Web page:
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The TolTEC project: a millimeter wavelength imaging polarimeter (Conference Presentation)
Author(s): Grant W. Wilson; Peter Ade; Itziar Aretxaga; Jason E. Austermann; Joseph Bardin; Peter Barry; James Beall; Marc Berthoud; Alan Braeley; Sean A. Bryan; Alexandra Burkott; John Bussan; Edgar Castillo; Miguel Chavez; Natalie DeNigris; Simon Doyle; Miranda Eiben; Daniel Ferrusca; Laura Fissel; Jiansong Gao; Walter Gear; Victor Gómez; Sam Gordon; Chris Groppi; Robert Gutermuth; Mark Heyer; Stephen Kuczarski; Mohsen Hosseini; Stella Offner; Alexandra Pope; F. Peter Schloerb; Kamal Souccar; Yuping Tang; Gary Wallace; Min S. Yun; Phillip Mauskopf; Rhys Kelso; Jacob Knapp; Emily Lunde; Hamdi Mani; Justin Mathewson; Evan Scannapieco; Matt Underhill; Johannes Hubmayr; Michael Vissers; David H. Hughes; Ivan Rodriguez Montoya; David Sanchez; Miguel Velazquez; Salvador Ventura; Enzo Pascale; Sam Rowe; Carole Tucker; Giles Novak; Jeff McMahon; Sara Simon

Paper Abstract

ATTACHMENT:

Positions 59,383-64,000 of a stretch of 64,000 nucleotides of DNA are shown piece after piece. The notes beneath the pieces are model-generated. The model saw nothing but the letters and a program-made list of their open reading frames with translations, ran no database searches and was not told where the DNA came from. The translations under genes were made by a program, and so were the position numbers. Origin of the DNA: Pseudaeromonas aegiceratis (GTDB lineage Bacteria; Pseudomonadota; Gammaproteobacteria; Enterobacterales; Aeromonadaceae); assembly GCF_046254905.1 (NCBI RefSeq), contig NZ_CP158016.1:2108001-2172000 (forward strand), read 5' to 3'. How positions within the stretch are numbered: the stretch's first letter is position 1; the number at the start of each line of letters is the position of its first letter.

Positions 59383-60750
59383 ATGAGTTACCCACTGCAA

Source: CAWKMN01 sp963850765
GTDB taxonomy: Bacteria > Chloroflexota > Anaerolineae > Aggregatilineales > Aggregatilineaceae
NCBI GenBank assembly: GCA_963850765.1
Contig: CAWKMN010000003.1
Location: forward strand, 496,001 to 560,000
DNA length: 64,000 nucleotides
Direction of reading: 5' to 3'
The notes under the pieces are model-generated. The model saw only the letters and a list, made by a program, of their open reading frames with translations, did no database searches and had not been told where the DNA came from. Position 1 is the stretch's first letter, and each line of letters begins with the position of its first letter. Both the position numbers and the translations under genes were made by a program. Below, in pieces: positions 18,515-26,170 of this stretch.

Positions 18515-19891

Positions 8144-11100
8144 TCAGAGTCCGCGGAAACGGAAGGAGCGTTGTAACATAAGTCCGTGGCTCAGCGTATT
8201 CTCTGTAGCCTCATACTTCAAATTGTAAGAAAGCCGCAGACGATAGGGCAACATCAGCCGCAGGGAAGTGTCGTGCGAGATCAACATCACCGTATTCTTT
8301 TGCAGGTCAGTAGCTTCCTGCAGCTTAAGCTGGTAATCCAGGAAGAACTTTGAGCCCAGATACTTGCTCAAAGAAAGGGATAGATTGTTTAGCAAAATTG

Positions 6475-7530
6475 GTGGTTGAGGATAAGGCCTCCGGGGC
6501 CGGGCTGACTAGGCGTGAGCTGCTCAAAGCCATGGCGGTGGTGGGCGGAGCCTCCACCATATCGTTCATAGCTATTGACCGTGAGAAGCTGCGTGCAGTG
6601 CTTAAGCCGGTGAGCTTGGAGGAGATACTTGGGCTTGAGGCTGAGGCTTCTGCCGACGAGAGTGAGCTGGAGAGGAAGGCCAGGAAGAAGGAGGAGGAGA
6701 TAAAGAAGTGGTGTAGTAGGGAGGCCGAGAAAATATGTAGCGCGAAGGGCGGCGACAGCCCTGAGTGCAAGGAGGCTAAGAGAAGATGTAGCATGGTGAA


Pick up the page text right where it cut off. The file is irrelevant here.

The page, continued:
The mm-wavelength sky reveals the initial phase of structure formation, at all spatial scales, over the entire observable history of the Universe. Over the past 20 years, advances in mm-wavelength detectors and camera systems have allowed the field to take enormous strides forward – particularly in the study of the Cosmic Microwave Background – but limitations in mapping speeds, sensitivity and resolution have plagued studies of astrophysical phenomena. In fact, limitations due to inherent biases in the ground-based mm-wavelength surveys conducted over the last 2 decades continue to motivate the need for deeper and wider-area maps made with increased angular resolution. TolTEC is a new camera that will fill the focal plane of the 50m diameter Large Millimeter Telescope (LMT) and provide simultaneous, polarization-sensitive imaging at 2.0, 1.4, and 1.1mm wavelengths. The instrument, now under construction, is a cryogenically cooled receiver housing three separate kilo-pixel arrays of Kinetic Inductance Detectors (KIDs) that are coupled to the telescope through a series of silicon lenses and dichroic splitters. TolTEC will be installed and commissioned on the LMT in early 2019 where it will become both a facility instrument and also perform a series of 100 hour “Legacy Surveys” whose data will be publicly available. The initial four surveys in this series: the Clouds to Cores Legacy Survey, the Fields in Filaments Legacy Survey, the Ultra-Deep Legacy Survey and the Large Scale Structure Survey are currently being defined in public working groups of astronomers coordinated by TolTEC Science Team members. Data collection for these surveys will begin in late 2019 with data releases planned for late 2020 and 2021. Herein we describe the instrument concept, provide performance data for key subsystems, and provide an overview of the science, schedule and plans for the initial four Legacy Survey concepts.